#!/bin/bash
cd $1 && $2 $3

$ cat prog
#!/bin/bash
eval "$@"
# This program traps INT and queries the user for input
function process_int {
  echo -n "INT> "
  read LINE
  echo $LINE
  exit 2
}
trap process_int SIGINT
sleep 30

The difference here is that the remote-script will place us in the path where the ssh-wrapper was originally called before calling ./prog. Now we try our command again:

$ ssh-wrapper 'FOO="a b" && echo " hi" && echo $FOO'
 hi
a b
^CINT> it works!
it works!
$

You need to hit ctrl-c to get out here, then type some arbitrary string. It works, but is far from being robust: the way to make it fail is by changing the quoting:

$ ssh-wrapper "FOO='a b' && echo ' hi' && echo $FOO"
Executing FOO=a
^CINT> ^CConnection to localhost closed.
$

We are not better off. The prog did not interpreted the whole command, only FOO=a!

This is annoying, because I may want to allow variables to be expanded on the original command line, and hence it would be very nice to allow users to use double-quotes in their argument to ssh-wrapper. In fact, it is necessary to allow either type of quoting to work, bash -c works with both, so should ssh-wrapper.

Let’s change remote-script to pass all arguments after $2:

$ cat remote-script
#!/bin/bash
cd $1 && $2 ${@:3}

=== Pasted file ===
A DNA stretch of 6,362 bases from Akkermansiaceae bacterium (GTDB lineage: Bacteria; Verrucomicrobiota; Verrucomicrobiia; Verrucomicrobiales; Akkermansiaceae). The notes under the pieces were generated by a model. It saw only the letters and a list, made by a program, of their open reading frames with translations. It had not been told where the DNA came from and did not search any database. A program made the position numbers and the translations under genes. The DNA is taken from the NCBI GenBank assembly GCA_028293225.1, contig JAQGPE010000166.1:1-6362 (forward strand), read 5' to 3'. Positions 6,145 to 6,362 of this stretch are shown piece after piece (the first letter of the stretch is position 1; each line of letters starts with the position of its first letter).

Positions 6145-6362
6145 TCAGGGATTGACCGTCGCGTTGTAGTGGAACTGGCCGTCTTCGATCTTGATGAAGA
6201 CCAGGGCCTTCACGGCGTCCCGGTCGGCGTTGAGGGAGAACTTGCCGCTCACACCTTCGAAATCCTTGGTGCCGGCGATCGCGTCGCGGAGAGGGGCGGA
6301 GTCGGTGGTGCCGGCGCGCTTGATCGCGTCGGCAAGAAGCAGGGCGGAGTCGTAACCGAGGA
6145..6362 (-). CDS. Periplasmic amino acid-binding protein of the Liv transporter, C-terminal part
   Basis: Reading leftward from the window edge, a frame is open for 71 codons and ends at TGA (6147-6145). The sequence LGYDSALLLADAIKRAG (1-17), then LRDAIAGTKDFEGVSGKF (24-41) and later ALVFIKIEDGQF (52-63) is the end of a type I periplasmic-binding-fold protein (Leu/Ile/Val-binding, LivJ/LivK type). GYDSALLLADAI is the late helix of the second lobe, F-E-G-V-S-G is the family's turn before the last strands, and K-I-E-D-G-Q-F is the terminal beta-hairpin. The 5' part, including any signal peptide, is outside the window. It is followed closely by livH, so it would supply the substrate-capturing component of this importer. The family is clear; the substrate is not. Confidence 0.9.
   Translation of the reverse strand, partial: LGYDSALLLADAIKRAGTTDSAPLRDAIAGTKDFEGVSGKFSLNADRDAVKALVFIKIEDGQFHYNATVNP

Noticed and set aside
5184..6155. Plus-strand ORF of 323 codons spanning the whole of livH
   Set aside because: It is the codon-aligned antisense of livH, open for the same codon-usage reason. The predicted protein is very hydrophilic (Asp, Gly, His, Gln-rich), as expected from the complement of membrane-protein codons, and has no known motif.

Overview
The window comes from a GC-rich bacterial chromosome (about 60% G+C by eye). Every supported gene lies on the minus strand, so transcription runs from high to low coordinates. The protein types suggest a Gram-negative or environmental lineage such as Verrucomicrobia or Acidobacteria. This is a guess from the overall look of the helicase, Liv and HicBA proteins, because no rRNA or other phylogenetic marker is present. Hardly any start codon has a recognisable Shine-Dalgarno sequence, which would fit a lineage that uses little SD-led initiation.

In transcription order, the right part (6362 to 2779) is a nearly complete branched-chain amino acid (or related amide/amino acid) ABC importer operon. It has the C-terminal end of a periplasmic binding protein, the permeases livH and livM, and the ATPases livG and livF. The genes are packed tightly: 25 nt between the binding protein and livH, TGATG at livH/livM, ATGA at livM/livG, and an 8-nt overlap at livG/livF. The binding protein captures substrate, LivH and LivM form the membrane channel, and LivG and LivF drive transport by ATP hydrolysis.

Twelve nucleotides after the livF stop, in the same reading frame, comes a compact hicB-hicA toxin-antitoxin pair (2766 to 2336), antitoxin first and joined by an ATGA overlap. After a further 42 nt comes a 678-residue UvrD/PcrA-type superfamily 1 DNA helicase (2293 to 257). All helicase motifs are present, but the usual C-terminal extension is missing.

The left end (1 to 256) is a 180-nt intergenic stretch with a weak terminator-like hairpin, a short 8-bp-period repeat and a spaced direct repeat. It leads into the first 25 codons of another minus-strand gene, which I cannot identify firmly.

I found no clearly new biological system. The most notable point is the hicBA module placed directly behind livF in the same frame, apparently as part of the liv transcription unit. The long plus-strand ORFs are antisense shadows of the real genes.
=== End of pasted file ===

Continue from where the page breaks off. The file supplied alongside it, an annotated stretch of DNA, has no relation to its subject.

And we try again:

$ ssh-wrapper "FOO='a b' && echo ' hi' && echo $FOO"
./prog: line 6: b: command not found
^CINT> ^CConnection to localhost closed.

This time, the quoting around the variable assignment is gone, so b is interpreted as a command! At this point I have run out of ideas on how to make this work.

This has been solved. Please see the answer here.

environment modules interaction with ssh

Environment modules is a nice software environment that lets you switch verilog simulator version very easily without having to edit your environment (.cshrc or other). But it seems to have some drawbacks. One of which is that is does not return proper exit status when it fails, making it hard to write scripts that fail when they should. The other one is it does not play well with ssh, or so it seems.

When I hit ctrl-c on VCS at runtime, it will drop the command line interface, aka the verilog CLI. When I try to make this work with ssh and environment modules, I have a nasty surprise: environment modules interferes somewhere.

Let’s first emulate the verilog command line with a simple script, since you don’t need an expensive verilog simulator to see the problem:

$ cat prog
#!/bin/bash

# This program traps INT and queries the user for input

function process_int {
  echo -n "cli> "
  read LINE
  echo to stdout $LINE
  echo to stderr $LINE >&2
  exit 2
}

trap process_int SIGINT
echo test stdout
echo test stderr >&2
sleep 30
$

Next, we want to run this script through ssh and environment modules, hit ctrl-c and be dropped to the cli> prompt:

$ ssh -t localhost 'tcsh -c "source Modules/init/tcsh && module list && ./prog"'

Currently Loaded Modulefiles:
  1) make/3.81a
test stdout
test stderr


Connection to localhost closed.
$

Well, this did not drop to the command line interface. Let’s try without module list:

$ ssh -t localhost 'tcsh -c "source Modules/init/tcsh && ./prog"'
test stdout
test stderr
cli> t
to stdout t
to stderr t


Connection to localhost closed.
$

This time, it has let me typed something on the cli> command line prompt. Okay, so there is some interaction between ssh and modules. I’ve struggled with this for a few days and it is getting annoying. The same commands will work with rsh, but rsh does not return the a proper exit status, so I really do want to use ssh.